When Nish Hiteshkumar Patel first heard the word ‘electrophoresis,’ he wasn’t quite sure what the process involved.
But it wasn’t long before the second-year Brock Biology student, who was eager to learn about laboratory techniques and conduct hands-on research, found out first-hand.
Just a few months after first hearing the term, Patel found himself conducting electrophoresis, a method of separating large molecules, such as proteins, DNA and RNA, by running an electrical current through a gel. This allows the molecules to be examined more easily.
Patel learned these and other techniques through the Match of Minds program, a Brock University initiative designed to provide research employment opportunities for students.
Now accepting applications for 2022, Match of Minds encourages the development of skills and abilities of students for future employment and improves the quality of research assistants available to faculty researchers at the graduate level. The program offers up to $5,000 for student employment.
“The Match of Minds program has proved itself an important opportunity for collaboration between students and experienced researchers,” says Vice-President, Research Tim Kenyon.
“It greatly enhances students’ future research careers, enabling them to develop skills and understanding from excellent mentors,” he says.
In Patel’s case, his mentor and supervisor was Professor of Biology Michael Bidochka. Patel spent last summer in Bidochka’s lab researching a cellulose binding protein in the interaction between the Metarhizium robertsii fungi and plants.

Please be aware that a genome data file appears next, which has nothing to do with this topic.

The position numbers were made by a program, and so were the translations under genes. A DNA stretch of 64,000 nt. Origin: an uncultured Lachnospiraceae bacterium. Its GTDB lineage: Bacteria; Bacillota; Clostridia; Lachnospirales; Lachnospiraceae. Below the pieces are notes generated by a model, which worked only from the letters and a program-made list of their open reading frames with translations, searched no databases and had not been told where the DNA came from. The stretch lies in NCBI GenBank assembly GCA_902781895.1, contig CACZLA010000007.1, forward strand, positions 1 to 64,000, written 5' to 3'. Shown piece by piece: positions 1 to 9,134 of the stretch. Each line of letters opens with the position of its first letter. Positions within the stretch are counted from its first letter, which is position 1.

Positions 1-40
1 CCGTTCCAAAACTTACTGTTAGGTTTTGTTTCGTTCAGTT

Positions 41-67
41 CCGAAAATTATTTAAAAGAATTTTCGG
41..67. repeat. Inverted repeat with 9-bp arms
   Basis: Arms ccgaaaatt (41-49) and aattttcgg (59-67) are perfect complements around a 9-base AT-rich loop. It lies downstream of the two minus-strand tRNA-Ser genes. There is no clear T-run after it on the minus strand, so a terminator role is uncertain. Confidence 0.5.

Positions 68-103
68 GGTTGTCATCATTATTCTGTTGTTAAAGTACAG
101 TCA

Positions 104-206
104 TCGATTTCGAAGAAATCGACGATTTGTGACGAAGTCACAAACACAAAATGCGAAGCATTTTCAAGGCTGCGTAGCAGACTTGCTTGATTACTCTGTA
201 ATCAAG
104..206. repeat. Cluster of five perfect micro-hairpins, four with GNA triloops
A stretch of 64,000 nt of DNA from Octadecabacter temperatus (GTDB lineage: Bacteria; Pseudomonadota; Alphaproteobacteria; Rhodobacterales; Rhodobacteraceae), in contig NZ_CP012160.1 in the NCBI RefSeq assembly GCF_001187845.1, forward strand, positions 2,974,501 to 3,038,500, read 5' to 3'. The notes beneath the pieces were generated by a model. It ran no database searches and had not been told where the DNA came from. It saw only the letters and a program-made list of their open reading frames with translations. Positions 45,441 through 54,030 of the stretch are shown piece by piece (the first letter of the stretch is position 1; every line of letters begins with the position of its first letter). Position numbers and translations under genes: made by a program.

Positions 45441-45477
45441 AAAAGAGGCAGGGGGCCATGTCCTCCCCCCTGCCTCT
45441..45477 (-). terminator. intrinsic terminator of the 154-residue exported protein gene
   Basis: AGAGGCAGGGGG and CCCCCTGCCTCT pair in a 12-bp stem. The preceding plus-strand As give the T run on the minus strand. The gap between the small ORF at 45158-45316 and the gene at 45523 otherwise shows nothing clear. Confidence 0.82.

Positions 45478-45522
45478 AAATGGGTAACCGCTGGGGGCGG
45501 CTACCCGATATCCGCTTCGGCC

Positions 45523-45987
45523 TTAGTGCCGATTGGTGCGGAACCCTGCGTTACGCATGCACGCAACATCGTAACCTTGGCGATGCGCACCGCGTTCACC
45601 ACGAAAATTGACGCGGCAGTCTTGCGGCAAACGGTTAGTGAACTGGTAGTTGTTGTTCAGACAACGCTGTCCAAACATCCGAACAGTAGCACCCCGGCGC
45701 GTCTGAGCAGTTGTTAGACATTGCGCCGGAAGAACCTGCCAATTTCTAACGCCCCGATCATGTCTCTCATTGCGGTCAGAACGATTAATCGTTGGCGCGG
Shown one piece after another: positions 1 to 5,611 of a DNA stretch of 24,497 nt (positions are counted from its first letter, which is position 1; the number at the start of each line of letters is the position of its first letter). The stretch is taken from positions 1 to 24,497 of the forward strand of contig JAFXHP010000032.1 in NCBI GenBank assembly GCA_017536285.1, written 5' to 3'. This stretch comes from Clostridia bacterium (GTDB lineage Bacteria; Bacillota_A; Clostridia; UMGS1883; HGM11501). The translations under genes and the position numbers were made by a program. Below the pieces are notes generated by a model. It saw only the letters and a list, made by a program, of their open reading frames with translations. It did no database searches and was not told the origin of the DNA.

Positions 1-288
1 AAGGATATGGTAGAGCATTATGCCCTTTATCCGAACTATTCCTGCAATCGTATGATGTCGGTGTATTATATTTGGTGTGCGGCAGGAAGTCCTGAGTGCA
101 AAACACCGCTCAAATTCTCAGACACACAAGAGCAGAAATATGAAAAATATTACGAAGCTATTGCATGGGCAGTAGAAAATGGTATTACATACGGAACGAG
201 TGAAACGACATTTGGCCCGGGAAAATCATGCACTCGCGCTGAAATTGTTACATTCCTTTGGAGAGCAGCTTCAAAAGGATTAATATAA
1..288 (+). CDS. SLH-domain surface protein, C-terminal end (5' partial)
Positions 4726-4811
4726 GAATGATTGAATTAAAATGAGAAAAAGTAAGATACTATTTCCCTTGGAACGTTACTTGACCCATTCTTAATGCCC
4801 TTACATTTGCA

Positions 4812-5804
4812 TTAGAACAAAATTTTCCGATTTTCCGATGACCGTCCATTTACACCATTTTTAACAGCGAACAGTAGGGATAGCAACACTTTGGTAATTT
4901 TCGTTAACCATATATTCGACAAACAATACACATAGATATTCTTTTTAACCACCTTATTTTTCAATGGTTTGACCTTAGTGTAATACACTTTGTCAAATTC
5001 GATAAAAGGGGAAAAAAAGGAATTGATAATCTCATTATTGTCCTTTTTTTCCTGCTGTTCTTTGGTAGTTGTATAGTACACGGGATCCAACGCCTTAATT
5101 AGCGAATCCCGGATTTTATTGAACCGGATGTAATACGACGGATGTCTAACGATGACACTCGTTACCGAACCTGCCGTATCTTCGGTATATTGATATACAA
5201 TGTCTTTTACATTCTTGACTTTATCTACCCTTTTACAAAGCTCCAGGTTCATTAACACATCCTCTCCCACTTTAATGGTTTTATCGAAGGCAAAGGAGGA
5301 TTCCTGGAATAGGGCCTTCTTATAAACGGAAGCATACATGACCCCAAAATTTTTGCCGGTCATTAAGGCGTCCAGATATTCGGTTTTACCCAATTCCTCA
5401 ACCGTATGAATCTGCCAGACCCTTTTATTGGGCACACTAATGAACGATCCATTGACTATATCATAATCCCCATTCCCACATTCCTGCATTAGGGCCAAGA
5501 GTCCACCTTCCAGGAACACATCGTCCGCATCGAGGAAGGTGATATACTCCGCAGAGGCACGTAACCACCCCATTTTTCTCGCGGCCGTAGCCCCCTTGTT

Applications for this year’s Match of Minds are now being accepted through an online portal accessible to students’ supervisors. The deadline is Friday, April 1 at noon.
The application is in two parts. When supervisors submit their portion, students will receive an e-mail notification to complete their portion. The Office of Research Services recommends that the applicant and the student review the 2022 Program Guidelines before beginning the application.
Funding is open for students across all Faculties and non-Faculty units.
Social Justice and Equity Studies graduate student Julia Jarvis was able to use her Match of Minds grant to learn research concepts from Psychology Lecturer Scott Neufeld.
As part of her research, she created an archive of organizations’ videos, posters and other materials that challenge the stigma against people who use drugs. The collection is available for researchers studying the topic.
Jarvis analyzed the effectiveness of these materials from a gender-based perspective, noting examples of positive messages and those that perpetuate stereotypes.
“Organizations that are coming up with new campaigns can see this archive of all of the existing campaigns and know what’s been done and what they can do differently for a new campaign that would be more effective,” she says of what her research for her master’s degree has accomplished.
Jarvis says her work will be featured at an upcoming conference.
“It was really valuable to have one-on-one meetings and instruction with someone who has more experience than I do with research,” she says of her Match of Minds experience.
For more information on the Match of Minds program, please contact Research Officer Monika Ovsonka at email@example.com